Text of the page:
MARCH SECTION MEETING
"Dogfish Head Quality Assurance: We don’t make the beer you drink, we make the beer you drink better"
Dogfish Head Brewery
Date: March 16th, 2018
Time: 1:00 - 3:00 PM
Grey Fox Grille and Public House
140 S State St, Dover, DE 19901
Originally from Reading, Pa, I had an early interest in the sciences, and like most science minded folks going into college, I wanted to be a medical doctor. After 3 years of working on unnatural amino acid incorporation into proteins at Franklin & Marshall College, I quickly realized that medicine wasn’t for me, and decided to attend graduate school for chemistry at the University of Pennsylvania. While working under Dr. Barry Cooperman, I helped determine the kinetics of tRNA release from bacterial ribosomes during protein synthesis. After a short stint in the biotech sector making fluorescently labeled tRNAs, and an even shorter stint at SPI Pharma in Lewes, De, I managed to find my dream job as the “Off-centered Analytical Chemist” at Dogfish Head Craft Brewery where I’ve been for about 3 years.
APRIL SECTION MEETING: CAROTHERS AWARD BANQUET AND RECEPTION
“ePTFE and Its Impact on Individuals, Industry, and Society”
Recipient: Robert (Bob) Gore
Speaker: Scott Gore
Saturday, April 27th
1:00 PM Reception
1:30 PM Banquet
2:30 PM Award Presentation and Lecture
Registration Required by April 23rd, 5 pm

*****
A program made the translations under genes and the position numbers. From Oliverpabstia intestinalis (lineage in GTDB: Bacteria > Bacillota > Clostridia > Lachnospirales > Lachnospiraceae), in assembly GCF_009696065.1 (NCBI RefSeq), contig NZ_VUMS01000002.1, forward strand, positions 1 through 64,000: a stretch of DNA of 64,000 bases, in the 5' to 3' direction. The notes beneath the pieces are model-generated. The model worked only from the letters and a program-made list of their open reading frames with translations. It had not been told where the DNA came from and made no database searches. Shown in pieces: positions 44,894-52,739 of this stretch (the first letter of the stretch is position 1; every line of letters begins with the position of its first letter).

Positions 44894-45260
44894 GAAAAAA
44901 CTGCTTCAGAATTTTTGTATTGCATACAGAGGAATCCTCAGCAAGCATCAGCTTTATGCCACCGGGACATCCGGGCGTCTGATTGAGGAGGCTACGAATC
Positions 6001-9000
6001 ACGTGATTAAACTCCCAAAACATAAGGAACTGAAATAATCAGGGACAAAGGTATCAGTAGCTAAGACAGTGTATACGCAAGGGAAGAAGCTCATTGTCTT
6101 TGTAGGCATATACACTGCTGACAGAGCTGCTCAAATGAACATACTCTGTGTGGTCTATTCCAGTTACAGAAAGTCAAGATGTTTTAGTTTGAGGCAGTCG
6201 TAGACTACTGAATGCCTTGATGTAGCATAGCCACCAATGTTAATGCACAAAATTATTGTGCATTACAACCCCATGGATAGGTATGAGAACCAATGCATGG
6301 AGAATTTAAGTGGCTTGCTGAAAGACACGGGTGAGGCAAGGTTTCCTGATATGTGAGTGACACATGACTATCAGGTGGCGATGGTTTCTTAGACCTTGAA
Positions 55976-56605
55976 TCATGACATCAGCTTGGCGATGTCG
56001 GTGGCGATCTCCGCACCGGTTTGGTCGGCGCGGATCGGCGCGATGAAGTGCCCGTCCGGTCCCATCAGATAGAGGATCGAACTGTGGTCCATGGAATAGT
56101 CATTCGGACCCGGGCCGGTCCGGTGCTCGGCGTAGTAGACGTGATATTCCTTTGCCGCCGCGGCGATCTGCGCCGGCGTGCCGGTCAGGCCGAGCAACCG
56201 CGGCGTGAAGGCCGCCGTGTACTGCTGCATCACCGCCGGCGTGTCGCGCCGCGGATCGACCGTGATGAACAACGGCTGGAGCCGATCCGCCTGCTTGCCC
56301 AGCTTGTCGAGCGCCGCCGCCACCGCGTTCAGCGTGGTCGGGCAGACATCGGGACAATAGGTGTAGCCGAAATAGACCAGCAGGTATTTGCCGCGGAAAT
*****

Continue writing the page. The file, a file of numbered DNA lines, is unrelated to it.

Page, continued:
DuPont Country Club, Hagley Mill Room
1001 Rockland Rd, Wilmington, DE 19803
Cost: $35/person, free for students/unemployed members - RSVP online
Robert W. Gore (Bob) is Chairman Emeritus of the board of directors at W. L. Gore & Associates, a global material science company dedicated to improving lives through advancements in technology. He assumed this role in 2018, after 57 years of service on the board, 30 of them as chairman. Bob also served as president of Gore from 1976 to 2000.
In 1957, while a sophomore at the University of Delaware, Bob supplied a key solution to an early manufacturing challenge for insulating a ribbon cable with PTFE that earned W. L. Gore & Associates its first patent. This was the first of Bob’s many patents which would lead to a multitude of Gore products and solutions that flourish today across industries including high performance outerwear, implantable medical devices, aerospace, automotive, environmental protection, and numerous other industries worldwide.
A born entrepreneur, Bob’s commitment to research and development led to his 1969 discovery of a versatile new polymer form, expanded polytetrafluoroethylene (ePTFE). The introduction of this groundbreaking new material, along with Bob’s technical and business leadership skills, together opened myriad entrepreneurial opportunities for Gore.